Racine is moving ahead with trying to live up to the Smart City designation it was awarded earlier this year. A conference this week is showing that several changes in education, transportation and technology may be in store for what used to just be called "the Belle City of the Great Lakes."
The Virginia-based Smart Cities Council promotes harnessing technology to improve livability and sustainability. It awarded Racine and four other North American cities the Smart City designation in April, beating out dozens of other communities that applied. Racine is Wisconsin’s first Smart City.
Racine Mayor Cory Mason says since the announcement, there's been local enthusiasm and confusion. "People say, ‘That is great, we are a Smart City!’ And right after that, in sort of a hushed tone, they say, 'What does that mean, exactly?' " he said Wednesday.
Mason said Racine has been moving in the "smart" direction for years, by improving energy efficiency in city buildings and starting other sustainability projects. But he says things are about to ramp up on a broader scale.
At a Smart Cities conference at Racine's Memorial Hall, the mayor and his staff are sharing their vision, partly by inviting in three dozen guest speakers. Michael Pegues is chief information officer for Aurora, lllinois. He said his city is striving for digital government.
In public safety, Pegues says that means more video analysis, and the Shot Spotter gunfire detection system, which is also used in parts of Milwaukee. "It's basically increasing the situational awareness of our first responders. That's fire, that's police and that's also emergency management," he said.
Pegues said Aurora is also trying to steer more data into the local non-emergency number citizens can call to get information or report things like potholes. He and others urge training of local government employees to make sure the privacy of citizens is protected.
Racine is also talking with transportation experts at UW-Madison about the future of autonomous, or driverless vehicles. While widespread use of those buses or cars may still be several years away; Andrea Bill of the UW's College of Engineering, said in the meantime, Racine and other communities are making more use of an extensive fiber-optic cable system.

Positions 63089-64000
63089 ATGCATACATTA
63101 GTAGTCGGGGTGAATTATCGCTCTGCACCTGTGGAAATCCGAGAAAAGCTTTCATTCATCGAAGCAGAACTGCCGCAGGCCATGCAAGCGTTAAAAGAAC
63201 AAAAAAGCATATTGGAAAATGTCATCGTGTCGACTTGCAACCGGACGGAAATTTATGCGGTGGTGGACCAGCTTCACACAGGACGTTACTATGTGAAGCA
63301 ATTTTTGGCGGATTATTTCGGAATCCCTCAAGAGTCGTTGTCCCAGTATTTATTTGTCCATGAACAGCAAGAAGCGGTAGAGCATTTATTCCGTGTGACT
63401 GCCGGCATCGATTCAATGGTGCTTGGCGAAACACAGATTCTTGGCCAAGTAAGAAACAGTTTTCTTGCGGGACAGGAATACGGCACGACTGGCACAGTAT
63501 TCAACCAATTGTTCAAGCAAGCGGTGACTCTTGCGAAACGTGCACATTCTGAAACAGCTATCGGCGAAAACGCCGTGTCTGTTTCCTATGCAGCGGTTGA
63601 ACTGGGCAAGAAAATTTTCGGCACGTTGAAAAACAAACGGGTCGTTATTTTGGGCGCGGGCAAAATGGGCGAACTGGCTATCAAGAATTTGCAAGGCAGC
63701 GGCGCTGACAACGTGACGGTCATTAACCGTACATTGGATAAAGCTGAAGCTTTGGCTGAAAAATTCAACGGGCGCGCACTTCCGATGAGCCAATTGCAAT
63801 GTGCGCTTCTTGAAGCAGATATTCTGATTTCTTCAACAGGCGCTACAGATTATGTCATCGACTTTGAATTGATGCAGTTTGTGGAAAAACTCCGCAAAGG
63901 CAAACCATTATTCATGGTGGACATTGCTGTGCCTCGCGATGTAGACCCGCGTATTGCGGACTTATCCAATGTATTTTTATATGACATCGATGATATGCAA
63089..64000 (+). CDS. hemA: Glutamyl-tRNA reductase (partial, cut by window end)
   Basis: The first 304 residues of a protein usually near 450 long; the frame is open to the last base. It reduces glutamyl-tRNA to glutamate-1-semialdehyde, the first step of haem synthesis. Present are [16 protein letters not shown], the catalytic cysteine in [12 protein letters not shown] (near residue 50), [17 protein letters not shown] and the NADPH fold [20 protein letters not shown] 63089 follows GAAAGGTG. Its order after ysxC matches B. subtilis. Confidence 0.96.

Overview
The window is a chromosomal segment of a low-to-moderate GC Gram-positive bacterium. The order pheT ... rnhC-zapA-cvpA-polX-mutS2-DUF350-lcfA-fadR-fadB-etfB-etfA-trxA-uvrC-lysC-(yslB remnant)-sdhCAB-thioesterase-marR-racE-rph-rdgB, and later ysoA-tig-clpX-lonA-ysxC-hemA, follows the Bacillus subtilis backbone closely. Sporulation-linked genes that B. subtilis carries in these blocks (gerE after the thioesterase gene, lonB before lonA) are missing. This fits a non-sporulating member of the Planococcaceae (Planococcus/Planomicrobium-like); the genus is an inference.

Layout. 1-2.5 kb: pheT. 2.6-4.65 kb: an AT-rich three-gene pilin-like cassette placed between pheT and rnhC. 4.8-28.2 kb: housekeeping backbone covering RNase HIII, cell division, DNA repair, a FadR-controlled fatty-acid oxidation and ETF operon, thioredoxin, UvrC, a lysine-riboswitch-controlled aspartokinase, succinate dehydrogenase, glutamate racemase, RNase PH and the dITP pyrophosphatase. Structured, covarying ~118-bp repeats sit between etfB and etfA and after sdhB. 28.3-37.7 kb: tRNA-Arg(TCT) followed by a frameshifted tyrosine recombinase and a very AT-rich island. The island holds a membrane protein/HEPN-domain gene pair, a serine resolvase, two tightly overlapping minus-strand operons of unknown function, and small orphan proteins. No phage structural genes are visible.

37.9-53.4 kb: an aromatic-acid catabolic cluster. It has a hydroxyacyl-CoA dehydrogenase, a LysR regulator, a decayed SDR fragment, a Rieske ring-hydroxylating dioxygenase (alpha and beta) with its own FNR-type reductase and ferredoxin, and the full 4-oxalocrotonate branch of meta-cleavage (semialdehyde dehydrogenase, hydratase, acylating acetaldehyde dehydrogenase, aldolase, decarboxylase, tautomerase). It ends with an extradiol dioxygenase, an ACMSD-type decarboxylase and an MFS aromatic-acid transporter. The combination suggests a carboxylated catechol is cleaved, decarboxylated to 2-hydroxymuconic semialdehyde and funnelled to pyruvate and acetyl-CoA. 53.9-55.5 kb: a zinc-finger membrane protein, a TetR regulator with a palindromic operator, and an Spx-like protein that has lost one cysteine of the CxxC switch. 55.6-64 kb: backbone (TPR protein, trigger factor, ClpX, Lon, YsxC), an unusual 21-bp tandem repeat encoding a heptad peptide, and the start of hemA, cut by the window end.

"The fiber-optics out on the roadway transfers information from our signals back to a control center, or other type of data analysis," she explained. "So, it will improve your traffic signal timing, so you don't have to wait at the signal as long. We've all been there, like, 'Oh my, this signal will never change.’ "
Bill says smart roadways can also help re-route traffic in case of an accident.
Racine says its effort to be a Smart City will also include more retraining of adults for the digital age, as well as teaching of young people. Michael Brock is co-founder of Dream Hustle Code, a Chicago-based non-profit that's been working with the Racine School District to instruct more students in computer science.
He told WUWM: "We're not saying every kid is going to become a computer scientist. But every job they have in the future will at some point, have something to do with computer science. So, just being aware of how computer science interacts will give them a leg up."
Brock said if more young people are trained in tech, Racine employers won't have to go elsewhere for skilled workers.
There is considerable corporate interest in Racine being a Smart City. Wednesday, U.S. Cellular announced Racine will be one of the first cities to have the company's 5G higher speed internet service next year.
At the conference, other tech companies set up displays. Local sales manager Tom Frank of the Florida-based firm Ubicquia showed off a cylindrical sensor that can go on a city light pole. He says the sensor can provide data in a hurry.
"If there was any outage, the city would know it immediately, because the sensor would let the utilities know there's a problem. It would be better all the way around for the neighborhoods because of that," Frank said.
Racine Mayor Mason said he isn't looking to spend a lot of additional taxpayer money on being a Smart City. But he said he hopes through partnerships with local universities and maybe even tech firms like Foxconn, the city can become a place for modern innovation.
"Most importantly, [we want] to improve the lives of our residents here — whether that's access to internet, or better transit options, or helping us achieve our sustainability goals," Mason said.
Racine's Smart City Conference wraps up Thursday.
Support is provided by Dr. Lawrence and Mrs. Hannah Goodman for Innovation reporting.
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